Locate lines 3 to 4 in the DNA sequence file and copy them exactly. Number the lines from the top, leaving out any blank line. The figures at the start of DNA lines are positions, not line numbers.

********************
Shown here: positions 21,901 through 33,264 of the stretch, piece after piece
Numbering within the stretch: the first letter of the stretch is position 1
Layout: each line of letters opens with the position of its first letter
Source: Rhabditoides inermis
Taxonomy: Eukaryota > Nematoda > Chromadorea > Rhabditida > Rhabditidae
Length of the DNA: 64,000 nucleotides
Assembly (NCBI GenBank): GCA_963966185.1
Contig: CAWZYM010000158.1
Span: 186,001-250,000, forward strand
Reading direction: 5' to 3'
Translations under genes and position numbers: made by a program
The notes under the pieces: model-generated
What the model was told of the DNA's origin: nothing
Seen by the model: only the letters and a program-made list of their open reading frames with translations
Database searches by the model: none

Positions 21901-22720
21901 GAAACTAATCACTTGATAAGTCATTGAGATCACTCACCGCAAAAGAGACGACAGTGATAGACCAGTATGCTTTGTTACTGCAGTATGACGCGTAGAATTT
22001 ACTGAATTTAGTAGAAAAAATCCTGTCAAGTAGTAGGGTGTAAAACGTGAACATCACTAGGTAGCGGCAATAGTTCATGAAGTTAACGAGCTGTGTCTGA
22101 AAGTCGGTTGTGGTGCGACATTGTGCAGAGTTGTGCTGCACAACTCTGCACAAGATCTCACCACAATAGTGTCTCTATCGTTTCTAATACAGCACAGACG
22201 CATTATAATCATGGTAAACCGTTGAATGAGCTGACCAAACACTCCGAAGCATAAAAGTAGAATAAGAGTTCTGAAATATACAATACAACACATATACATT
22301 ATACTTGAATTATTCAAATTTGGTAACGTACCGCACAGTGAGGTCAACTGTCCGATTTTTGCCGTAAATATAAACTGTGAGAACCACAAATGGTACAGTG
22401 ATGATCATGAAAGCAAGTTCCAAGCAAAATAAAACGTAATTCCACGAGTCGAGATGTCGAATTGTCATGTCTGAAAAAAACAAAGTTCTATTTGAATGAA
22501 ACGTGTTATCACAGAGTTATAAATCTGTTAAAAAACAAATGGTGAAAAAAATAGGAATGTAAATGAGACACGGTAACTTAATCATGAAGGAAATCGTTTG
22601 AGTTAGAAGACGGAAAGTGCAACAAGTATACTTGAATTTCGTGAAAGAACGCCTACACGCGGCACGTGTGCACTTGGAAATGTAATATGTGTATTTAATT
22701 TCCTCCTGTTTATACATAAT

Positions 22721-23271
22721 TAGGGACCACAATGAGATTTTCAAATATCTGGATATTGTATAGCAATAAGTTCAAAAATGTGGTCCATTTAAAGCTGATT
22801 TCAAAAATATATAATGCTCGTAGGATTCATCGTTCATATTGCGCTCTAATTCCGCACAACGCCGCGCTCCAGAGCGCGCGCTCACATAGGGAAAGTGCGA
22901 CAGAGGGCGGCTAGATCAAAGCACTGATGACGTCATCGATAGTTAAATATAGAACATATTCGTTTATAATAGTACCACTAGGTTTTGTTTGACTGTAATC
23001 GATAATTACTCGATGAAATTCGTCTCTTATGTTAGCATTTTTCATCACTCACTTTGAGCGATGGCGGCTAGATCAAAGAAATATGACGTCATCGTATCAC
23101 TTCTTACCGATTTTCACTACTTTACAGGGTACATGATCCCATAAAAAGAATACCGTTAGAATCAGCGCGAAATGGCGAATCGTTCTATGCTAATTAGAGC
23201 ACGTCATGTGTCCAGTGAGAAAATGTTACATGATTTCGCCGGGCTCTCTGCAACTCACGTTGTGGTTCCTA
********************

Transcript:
Layout: each line of letters opens with the position of its first letter
Source: Rhabditoides inermis